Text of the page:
When last we met, we were about to embark on a move to Missoula, MT in our little RV. And we did! We split from Grand Rapids on May 5, and headed north to go over the big blue bridge, across the U.P. and over the top portion of the country. The first night we made it as far as Comstock Park (about 4 miles - LOL) because of our late start and other random errands, and then it got dark. Jim's beginning cataracts don't allow for night driving anymore, and no way in hell was I driving that thing.
Next day, we did in fact head north, made a good distance, and had a lovely time!
|Goodbye, Mitten of Michigan!|
|Lake Michigan from the Mackinaw Bridge|
|Brief leg-stretching on the north shore of Lake Michigan|
|In Wisconsin, south shore of Lake Superior|
|Connor with his guys...|
|Diggin' the RV|
|Oh boy! Icky cupcakes with Spiderman rings! 5 year old heaven!|
|Carousel ride with Mommy and Gramma|
This is a trek to and around Flathead Lake. Man, it is so beautiful up there! The Mission Range? Be still my heart.
We spent a few days up there. Fished, hiked, sat at water's edge and listened. I love the silence of the woods, the breeze through the pines, the call of water birds in the early hours, the scent of pine, an unbelievable (for one from the city, who has had opportunity to forget) blanket of brilliant stars.
We wandered on from here, and spent a couple days at Swan Lake.
Yeah, I really like Montana a lot. I miss Montana a lot!
Then we went and just hung around Missoula for a bit, which was lovely. I like that city. There are pretty rainbows against dark gray skies.
So anyway, we had this lovely summer adventure. But, well, we kinda freaked out, didn't stay pat and really give it a solid chance to see what we could make happen. And we pointed the buggy west again, and landed in Portland.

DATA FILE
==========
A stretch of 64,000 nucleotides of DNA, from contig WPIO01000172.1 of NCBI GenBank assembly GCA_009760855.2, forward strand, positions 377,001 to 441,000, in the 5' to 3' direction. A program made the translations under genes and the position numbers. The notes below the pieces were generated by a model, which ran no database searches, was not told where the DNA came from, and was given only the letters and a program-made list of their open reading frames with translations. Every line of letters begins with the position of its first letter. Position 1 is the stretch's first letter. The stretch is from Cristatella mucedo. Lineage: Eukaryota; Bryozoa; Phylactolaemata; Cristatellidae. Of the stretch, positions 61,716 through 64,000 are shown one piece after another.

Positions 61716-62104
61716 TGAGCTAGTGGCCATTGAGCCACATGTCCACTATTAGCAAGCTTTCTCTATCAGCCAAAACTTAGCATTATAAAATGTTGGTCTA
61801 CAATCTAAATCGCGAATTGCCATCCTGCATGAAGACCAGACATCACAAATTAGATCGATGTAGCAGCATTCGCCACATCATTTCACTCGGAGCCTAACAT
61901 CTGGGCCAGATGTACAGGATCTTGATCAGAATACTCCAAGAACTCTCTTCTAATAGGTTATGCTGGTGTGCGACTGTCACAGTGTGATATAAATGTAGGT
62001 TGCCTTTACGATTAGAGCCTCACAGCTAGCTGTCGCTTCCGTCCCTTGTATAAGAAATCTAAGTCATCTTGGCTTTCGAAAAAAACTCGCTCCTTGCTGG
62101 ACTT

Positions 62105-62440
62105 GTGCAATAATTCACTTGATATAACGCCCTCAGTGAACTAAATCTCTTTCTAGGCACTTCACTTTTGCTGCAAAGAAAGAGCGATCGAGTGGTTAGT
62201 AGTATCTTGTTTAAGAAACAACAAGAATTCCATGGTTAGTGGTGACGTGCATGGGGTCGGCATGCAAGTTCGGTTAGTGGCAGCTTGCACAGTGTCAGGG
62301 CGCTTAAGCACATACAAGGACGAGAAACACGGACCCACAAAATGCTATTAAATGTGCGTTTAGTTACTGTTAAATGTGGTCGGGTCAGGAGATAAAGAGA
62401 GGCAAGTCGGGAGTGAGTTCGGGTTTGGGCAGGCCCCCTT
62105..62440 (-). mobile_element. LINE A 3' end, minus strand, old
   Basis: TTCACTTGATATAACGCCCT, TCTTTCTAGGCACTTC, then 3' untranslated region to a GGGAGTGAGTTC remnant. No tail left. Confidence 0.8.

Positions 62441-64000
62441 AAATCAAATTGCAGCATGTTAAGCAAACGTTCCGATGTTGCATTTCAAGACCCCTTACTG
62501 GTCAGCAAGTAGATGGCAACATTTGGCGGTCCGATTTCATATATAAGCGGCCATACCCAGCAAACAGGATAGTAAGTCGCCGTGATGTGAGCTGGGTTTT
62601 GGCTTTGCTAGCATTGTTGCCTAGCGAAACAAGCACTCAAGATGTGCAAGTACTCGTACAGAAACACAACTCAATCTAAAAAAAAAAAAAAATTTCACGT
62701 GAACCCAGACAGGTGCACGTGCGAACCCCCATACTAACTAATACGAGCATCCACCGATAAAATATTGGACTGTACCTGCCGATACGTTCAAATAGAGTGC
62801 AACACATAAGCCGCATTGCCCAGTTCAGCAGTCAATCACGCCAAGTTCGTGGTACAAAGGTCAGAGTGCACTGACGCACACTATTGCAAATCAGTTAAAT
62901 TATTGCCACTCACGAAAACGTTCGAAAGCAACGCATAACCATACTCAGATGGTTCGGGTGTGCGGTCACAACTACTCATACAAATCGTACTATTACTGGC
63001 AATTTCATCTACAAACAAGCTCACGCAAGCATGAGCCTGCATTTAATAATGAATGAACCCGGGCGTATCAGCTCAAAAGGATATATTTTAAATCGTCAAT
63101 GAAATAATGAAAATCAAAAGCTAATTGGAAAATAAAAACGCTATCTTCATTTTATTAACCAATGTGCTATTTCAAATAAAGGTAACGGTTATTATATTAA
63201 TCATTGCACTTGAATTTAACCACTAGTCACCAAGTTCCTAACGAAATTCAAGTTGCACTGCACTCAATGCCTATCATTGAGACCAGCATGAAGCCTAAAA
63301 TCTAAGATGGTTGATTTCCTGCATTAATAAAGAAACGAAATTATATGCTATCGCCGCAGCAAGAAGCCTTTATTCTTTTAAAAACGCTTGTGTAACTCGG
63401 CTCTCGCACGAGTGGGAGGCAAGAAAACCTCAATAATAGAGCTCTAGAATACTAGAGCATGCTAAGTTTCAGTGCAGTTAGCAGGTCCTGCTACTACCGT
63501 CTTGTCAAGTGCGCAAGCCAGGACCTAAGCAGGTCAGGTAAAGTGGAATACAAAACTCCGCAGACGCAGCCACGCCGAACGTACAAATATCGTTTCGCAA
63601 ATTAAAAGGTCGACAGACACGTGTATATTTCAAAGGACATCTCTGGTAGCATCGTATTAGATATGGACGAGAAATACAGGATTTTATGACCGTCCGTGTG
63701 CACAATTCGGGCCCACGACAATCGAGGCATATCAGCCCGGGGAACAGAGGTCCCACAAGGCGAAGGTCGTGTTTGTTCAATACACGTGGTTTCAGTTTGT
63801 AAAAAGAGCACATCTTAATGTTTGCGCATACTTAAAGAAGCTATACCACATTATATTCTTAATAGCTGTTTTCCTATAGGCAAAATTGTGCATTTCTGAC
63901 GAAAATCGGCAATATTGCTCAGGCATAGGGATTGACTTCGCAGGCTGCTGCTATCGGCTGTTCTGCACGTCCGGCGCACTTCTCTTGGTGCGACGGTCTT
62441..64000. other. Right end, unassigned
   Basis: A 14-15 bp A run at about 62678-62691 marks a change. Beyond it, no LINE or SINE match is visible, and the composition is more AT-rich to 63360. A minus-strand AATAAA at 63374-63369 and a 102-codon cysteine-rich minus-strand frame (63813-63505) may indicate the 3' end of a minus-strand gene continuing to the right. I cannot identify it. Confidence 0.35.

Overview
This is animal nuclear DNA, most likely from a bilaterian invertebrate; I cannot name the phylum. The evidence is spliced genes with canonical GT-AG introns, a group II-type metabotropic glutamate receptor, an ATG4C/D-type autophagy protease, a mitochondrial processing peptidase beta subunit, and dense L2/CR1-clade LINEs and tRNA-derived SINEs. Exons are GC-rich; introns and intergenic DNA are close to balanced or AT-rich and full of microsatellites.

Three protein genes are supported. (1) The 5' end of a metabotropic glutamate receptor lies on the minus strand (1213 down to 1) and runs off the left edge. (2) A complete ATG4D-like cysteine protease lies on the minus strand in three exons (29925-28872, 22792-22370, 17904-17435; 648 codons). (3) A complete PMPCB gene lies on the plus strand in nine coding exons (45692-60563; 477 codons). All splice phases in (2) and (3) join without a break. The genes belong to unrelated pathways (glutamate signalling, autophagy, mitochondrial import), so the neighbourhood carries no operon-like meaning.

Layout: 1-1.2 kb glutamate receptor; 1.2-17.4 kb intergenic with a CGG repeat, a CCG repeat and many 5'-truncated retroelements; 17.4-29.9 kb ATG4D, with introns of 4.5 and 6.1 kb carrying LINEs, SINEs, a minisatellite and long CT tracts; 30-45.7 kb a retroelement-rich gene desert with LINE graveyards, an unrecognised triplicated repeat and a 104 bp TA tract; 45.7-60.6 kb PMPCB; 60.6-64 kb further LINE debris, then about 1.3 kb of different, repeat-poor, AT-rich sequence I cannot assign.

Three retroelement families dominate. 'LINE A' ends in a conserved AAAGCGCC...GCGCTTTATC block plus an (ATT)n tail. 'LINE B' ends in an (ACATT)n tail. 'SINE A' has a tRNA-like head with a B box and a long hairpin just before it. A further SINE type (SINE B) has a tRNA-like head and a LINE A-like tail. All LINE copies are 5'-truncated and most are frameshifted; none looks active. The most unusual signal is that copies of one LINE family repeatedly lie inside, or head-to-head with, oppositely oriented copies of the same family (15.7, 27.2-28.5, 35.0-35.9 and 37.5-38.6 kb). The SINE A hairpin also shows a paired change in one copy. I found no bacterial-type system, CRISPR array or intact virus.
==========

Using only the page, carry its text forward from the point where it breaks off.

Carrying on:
Now, for a big-ass city, Portland is pretty damn nice. Lots of trees, big parks, good coffee and food and beer. But, it's a big-ass city. So it is dirty and noisy. And crowded. We scored a decent little apartment in a pretty cool neighborhood, but it is again the hustle, and the consumption, and the go-go-go get-have-take mentality that makes me feel all yucky inside. The wealth disparity is so glaringly apparent. Lamborghinis driving through neighborhoods while people sleep in bushes with their shopping carts bicycle-locked to parking regulation signs. These are the things that make me cranky. Being in the midst of this makes me feel a deep sense of anomie, a marginalization that I did not feel in Montana. That I do not feel among the trees and birds. The air is often fairly thick, though not as much so as the midwest. There are no thunder storms. Few stars are visible. And even walking in a beautiful wooded 5000+ acre park includes freeway noise. There is no quiet place, no respite. There are beautiful places, though!
There are lovely walking paths, and the International Rose Test Garden is here. Wow is that something to see!
And, of course, on clear days, gorgeous views of Mount Hood. But still, really, one ginormous volcano does not equal the Rocky Mountains. Not by a long shot.
So, I think we've had an amazing summer! Lovely adventures, great food, some interesting travels. But I think that, when all is said and done, Montana was the right call. We needed this interlude to really get clarity on it, and remember the why of the move itself. So, as the job search (for me) continues, along with the projects I am concocting for some income-generation, it is with renewed motivation. Out of the city, and back to the woods. It was right, it was good, I felt like I belonged there. With the eagles and the cougars and the mountain lakes and rivers. I felt alive and at home as I've not felt in years, and I feel its loss fairly acutely. Meanwhile, though, me and Portland will continue on in our civil interactions, and I'll take away lessons from this city as I have from everywhere I've been. I'll soak up the sun, not worry about the coming rain, and take life as it comes - day by day.